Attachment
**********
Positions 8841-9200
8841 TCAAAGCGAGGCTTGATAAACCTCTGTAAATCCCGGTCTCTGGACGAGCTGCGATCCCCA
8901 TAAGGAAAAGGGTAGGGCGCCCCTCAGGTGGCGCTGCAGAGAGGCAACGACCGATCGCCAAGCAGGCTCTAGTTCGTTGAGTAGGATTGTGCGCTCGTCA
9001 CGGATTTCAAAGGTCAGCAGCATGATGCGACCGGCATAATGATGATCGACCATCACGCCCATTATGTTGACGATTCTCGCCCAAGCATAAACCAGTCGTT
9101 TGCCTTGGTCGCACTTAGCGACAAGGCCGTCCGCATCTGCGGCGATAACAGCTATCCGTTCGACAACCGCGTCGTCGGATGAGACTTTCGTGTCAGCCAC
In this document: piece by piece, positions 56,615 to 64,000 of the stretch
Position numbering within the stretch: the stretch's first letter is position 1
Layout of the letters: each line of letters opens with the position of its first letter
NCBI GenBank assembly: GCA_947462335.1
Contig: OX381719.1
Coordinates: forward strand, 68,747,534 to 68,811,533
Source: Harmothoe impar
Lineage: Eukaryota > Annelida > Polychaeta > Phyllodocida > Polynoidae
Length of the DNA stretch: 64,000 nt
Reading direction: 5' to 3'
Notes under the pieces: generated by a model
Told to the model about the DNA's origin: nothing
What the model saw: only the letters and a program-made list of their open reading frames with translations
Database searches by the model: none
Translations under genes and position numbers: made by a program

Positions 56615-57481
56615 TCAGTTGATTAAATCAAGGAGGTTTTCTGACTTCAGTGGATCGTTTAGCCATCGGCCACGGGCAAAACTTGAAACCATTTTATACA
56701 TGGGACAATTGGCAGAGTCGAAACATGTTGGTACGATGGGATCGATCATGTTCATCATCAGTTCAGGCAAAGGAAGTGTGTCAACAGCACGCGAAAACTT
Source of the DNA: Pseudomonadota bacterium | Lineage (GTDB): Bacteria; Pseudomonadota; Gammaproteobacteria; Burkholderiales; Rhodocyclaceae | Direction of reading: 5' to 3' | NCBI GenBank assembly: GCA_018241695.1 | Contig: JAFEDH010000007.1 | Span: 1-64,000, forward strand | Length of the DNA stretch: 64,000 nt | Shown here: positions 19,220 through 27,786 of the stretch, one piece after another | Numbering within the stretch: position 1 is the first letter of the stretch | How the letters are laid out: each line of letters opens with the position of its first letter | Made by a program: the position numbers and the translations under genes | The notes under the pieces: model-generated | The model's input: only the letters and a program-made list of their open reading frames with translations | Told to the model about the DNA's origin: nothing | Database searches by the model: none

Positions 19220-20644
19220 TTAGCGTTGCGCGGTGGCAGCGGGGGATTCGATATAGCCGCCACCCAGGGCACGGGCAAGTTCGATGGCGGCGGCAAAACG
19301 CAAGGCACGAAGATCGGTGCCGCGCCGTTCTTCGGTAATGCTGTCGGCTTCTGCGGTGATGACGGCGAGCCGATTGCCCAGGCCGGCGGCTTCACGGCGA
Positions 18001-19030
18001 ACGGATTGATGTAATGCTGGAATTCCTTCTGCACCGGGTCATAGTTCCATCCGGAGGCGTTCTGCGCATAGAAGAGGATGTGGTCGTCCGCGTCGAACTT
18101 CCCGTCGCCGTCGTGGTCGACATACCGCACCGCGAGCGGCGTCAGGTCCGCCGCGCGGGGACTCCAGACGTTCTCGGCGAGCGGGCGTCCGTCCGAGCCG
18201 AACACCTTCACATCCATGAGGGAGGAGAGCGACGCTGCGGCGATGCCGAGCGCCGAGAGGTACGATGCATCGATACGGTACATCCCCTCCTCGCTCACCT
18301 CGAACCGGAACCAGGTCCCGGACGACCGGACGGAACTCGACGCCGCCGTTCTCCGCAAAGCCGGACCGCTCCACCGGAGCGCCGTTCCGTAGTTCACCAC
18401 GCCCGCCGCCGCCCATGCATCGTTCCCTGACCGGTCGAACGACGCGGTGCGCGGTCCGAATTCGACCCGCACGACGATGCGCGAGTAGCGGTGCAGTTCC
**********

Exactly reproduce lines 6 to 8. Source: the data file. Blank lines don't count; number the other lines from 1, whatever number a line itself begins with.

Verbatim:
In this document: piece by piece, positions 56,615 to 64,000 of the stretch
Position numbering within the stretch: the stretch's first letter is position 1
Layout of the letters: each line of letters opens with the position of its first letter